35 Pages Posted: 27 Mar 2015 Last revised: 18 May 2016
Date Written: March 6, 2015
This paper examines the effect of value-added tax (VAT) rates on tax evasion in an environment of limited tax-shifting opportunities. I focus on the recent rate reduction in the Greek restaurant industry (August 2013) and implement a difference-in-difference methodology using large fast-food restaurants as the control sample, due to the fact that they exhibit high constraints on underreporting. I find that the rate reduction for non-alcoholic sales, from 23% to 13%, significantly increases compliance; the reported sales to inputs ratio, which is used as a measure of disclosure of hidden sales, increases by 11.8% on average. I also document the reverse effect for the VAT rate increase in September 2011. The effect is more pronounced in small firms and firms with less alcoholic sales. These results are consistent with the partial adjustment of VAT revenues to the new tax rate, in order to maintain a reasonable VAT ratio (revenues to credits) that avoids signaling evading behavior to tax authorities (VAT ratio targeting). Finally, I show that, the overall fiscal cost from the rate reduction becomes minimal, accounting for the partial downward adjustment of VAT revenues and the higher direct taxes from the increase in reported sales.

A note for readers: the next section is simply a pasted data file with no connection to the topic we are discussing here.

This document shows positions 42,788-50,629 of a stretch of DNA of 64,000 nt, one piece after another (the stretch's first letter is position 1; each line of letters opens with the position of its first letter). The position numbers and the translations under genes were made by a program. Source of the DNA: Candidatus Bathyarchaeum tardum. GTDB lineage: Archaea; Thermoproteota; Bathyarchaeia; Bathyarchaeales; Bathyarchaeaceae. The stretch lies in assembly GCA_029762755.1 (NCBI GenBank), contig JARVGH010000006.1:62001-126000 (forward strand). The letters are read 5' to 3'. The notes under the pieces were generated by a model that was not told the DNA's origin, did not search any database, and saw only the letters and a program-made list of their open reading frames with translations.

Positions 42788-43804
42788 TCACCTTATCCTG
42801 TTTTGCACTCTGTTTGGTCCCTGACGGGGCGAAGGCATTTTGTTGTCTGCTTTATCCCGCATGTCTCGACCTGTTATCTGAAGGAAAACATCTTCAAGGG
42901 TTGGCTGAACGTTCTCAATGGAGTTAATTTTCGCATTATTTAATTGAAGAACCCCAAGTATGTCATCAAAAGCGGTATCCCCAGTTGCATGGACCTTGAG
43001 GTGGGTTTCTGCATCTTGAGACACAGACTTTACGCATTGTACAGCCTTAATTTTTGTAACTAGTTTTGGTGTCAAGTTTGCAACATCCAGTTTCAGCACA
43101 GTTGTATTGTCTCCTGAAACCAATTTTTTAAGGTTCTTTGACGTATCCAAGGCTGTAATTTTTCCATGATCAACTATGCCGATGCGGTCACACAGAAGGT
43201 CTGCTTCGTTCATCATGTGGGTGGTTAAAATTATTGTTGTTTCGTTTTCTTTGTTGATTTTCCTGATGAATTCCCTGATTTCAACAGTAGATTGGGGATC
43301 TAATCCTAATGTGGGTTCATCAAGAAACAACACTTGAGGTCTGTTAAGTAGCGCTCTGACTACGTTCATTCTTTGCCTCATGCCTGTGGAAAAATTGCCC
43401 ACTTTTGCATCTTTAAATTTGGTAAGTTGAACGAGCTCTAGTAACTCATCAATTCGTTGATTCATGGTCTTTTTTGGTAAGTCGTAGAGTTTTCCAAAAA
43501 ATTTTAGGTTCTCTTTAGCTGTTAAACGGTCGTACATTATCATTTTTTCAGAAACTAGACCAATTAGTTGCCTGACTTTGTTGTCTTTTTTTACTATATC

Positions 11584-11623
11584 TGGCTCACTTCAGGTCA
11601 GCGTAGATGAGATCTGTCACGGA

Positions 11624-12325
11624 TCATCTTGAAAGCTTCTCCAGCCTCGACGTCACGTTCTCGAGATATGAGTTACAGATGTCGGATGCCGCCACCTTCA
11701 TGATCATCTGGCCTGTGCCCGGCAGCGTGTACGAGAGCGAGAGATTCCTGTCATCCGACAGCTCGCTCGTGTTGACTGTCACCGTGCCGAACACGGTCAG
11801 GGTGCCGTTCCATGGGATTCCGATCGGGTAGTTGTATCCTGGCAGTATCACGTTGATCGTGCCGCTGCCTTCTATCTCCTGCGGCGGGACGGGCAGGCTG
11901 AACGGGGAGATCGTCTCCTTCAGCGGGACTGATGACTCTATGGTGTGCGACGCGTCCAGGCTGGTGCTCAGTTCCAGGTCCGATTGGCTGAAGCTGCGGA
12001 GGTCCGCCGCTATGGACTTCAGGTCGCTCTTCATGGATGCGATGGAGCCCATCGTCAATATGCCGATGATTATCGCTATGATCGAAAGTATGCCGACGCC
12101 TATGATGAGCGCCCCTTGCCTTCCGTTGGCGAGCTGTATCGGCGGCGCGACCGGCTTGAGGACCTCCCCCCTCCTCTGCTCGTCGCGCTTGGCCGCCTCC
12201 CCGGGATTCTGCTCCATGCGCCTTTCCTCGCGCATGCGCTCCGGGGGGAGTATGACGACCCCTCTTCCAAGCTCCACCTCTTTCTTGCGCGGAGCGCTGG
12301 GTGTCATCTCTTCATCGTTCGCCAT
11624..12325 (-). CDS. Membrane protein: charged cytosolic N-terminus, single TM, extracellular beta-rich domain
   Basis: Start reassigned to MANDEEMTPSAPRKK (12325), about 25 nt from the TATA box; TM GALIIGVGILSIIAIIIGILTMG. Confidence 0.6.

Keywords: Tax Evasion, Value-Added Tax, Sales Under-reporting, VAT ratio targeting
JEL Classification: H25, H26, D78
Suggested Citation: Suggested Citation
Artavanis, Nikolaos T., VAT Rates and Tax Evasion: Evidence from the Restaurant Industry in Greece (March 6, 2015). Available at SSRN: https://ssrn.com/abstract=2585147 or http://dx.doi.org/10.2139/ssrn.2585147
By Kyle Welch